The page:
the devil

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Related to the devil: Devil worship

(in) the devil

Used as an intensifier after a question word (who, what, where, when, why, and how) to express extreme confusion, surprise, or aggravation. And just how the devil am I supposed to have three reports done by 9 AM tomorrow? Where in the devil did you find that rusty old car? Who the devil is making all that noise?
See also: devil

the devil

Particularly difficult, arduous, or unpleasant. My husband's handwriting is the devil to read. This cake is always the devil to get out of the pan, so it always ends up looking like a mess by the time I'm done.
See also: devil


Fig. a severe scolding. (*Typically: get ~; Catch ~; give someone ~.) Bill is always getting the devil about something. I'm late. If I don't get home soon, I'll catch the devil!

the ˈdevil

(old-fashioned) very difficult or unpleasant: These berries are the devil to pick because they’re so small.
See also: devil
References in periodicals archive ?
The Tasmanian Government is committed to protecting and rebuilding the Tasmanian devil population, and its partnerships with local businesses such as HVCP that will help ensure the devils survival.
According to Tim Faulkner, operations manager of the Australian Reptile Park, in those small pens, the devils lose a lot of their wild behaviors.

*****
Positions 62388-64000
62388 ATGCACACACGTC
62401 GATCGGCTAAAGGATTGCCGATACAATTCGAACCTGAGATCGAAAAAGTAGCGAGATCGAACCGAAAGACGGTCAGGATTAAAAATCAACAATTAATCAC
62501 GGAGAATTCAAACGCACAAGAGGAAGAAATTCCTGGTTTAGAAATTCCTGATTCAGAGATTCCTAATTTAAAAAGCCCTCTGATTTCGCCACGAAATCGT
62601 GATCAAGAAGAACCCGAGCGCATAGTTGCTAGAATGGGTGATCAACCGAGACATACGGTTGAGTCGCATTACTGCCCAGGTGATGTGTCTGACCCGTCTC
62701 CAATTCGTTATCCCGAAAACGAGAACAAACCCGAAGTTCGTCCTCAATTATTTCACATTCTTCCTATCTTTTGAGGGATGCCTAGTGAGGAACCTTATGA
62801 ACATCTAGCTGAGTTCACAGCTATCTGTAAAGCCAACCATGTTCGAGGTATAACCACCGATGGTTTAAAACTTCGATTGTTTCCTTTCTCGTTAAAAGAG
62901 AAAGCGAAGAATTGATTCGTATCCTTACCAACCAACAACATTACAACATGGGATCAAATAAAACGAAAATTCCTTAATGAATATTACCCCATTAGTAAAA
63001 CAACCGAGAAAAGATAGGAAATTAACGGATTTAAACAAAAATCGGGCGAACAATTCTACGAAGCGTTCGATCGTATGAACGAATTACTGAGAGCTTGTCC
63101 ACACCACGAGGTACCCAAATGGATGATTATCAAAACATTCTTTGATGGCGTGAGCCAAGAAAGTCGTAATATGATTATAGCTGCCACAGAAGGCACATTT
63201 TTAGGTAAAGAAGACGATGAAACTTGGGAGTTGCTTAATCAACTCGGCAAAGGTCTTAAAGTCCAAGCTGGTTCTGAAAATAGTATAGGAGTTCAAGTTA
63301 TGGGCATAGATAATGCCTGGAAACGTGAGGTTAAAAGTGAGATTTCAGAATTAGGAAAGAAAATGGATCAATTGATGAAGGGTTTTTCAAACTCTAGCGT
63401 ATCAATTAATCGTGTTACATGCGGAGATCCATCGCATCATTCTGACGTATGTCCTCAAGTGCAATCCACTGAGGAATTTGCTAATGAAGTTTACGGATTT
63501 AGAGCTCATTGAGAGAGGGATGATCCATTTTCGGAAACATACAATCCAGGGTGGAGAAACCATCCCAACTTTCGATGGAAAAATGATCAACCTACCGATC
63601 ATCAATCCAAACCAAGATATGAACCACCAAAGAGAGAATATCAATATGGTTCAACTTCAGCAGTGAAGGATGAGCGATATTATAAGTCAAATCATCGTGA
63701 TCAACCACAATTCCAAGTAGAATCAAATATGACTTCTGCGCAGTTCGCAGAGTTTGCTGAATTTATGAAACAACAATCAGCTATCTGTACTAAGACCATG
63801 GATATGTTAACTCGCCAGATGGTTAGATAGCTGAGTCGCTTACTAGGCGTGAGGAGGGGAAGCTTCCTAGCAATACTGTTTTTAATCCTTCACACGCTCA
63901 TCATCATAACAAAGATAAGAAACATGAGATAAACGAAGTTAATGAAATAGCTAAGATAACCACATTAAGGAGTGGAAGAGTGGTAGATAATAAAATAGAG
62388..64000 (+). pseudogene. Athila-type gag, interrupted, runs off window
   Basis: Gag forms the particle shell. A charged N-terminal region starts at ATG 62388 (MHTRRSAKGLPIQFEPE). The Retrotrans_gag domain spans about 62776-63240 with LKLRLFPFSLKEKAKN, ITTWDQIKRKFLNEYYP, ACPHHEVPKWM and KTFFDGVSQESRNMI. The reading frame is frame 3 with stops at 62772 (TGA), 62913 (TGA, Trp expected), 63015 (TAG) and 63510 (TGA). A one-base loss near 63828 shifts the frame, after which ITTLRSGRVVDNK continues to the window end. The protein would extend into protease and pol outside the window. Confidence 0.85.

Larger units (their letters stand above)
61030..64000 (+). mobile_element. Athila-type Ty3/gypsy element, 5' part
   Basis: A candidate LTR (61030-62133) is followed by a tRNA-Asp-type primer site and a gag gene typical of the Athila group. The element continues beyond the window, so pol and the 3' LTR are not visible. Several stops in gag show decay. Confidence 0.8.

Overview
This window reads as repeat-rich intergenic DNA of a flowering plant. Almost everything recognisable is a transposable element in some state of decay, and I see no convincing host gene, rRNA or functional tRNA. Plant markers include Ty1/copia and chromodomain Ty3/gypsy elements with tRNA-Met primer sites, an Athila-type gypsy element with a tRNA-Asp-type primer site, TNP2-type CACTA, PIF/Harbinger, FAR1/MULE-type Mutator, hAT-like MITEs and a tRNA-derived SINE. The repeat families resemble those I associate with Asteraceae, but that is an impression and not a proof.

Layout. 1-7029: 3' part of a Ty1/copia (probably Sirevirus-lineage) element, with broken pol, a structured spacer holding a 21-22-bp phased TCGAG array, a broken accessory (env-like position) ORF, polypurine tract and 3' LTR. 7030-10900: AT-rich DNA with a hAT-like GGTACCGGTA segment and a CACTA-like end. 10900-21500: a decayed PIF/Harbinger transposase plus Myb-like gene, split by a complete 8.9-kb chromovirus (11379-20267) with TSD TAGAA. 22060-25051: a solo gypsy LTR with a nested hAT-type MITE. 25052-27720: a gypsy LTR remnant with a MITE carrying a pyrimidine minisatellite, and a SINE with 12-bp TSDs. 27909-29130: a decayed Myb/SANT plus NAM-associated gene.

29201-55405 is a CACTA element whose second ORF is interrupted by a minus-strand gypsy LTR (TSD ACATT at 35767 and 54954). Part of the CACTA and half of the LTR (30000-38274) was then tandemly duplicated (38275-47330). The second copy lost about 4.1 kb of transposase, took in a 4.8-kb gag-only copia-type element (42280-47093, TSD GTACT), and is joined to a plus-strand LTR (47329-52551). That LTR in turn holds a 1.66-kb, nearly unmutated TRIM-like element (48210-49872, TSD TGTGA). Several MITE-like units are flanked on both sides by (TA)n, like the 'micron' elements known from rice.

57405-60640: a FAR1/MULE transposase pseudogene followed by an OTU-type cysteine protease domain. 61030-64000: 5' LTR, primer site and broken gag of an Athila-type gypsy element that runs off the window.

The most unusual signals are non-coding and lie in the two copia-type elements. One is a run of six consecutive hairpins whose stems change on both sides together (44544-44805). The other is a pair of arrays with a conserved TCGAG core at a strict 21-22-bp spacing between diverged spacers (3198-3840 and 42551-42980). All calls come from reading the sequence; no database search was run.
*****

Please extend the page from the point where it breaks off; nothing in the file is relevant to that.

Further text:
Captive insurance populations of devils exist in interstate zoos and on mainland Tasmania, but the devils on Maria Island will be the first to be released into the wild.
The devil tells Jesus to throw himself down from the pinnacle of the temple, assuring Jesus that God will protect him.
Dendle begins the introductory chapter by professing his interest in the devil as ontological symbol in the mythological struggle with God, which the saint, as emissary of God, fights by encountering demons as emissaries from the Satan bound in hell (3).
While the devil has often threatened him, he has never harmed him, even though he has been involved in hundreds of cases of demonic possession.
The new literature on the devil seems more appropriately an obituary of this "bad angel.
We have already reflected upon the manner in which blues texts and blues praxis challenge the presuppositions of fallenness and transcendent justice, but it remains to briefly examine the celebration of the devil and hell in blues mythology.
I had killed the Devil's daughter - that's what the Devil told me to do.
The sentence suggested that those who didn't toe the line would "truly have the devil to pay .
In the Bible and Apocrypha, the Devil is variously referred to as Satan, Asmodeus, Beelzebub, Samael, and, according to the Church Fathers, as Lucifer.
Devil releases in Tasmania are critical in the ongoing national effort to secure a future for the species in the wild, in Tasmania, where the Devil belongs.
People say "the Devil made me do it" but no one ever applauds the Devil for his tireless work.
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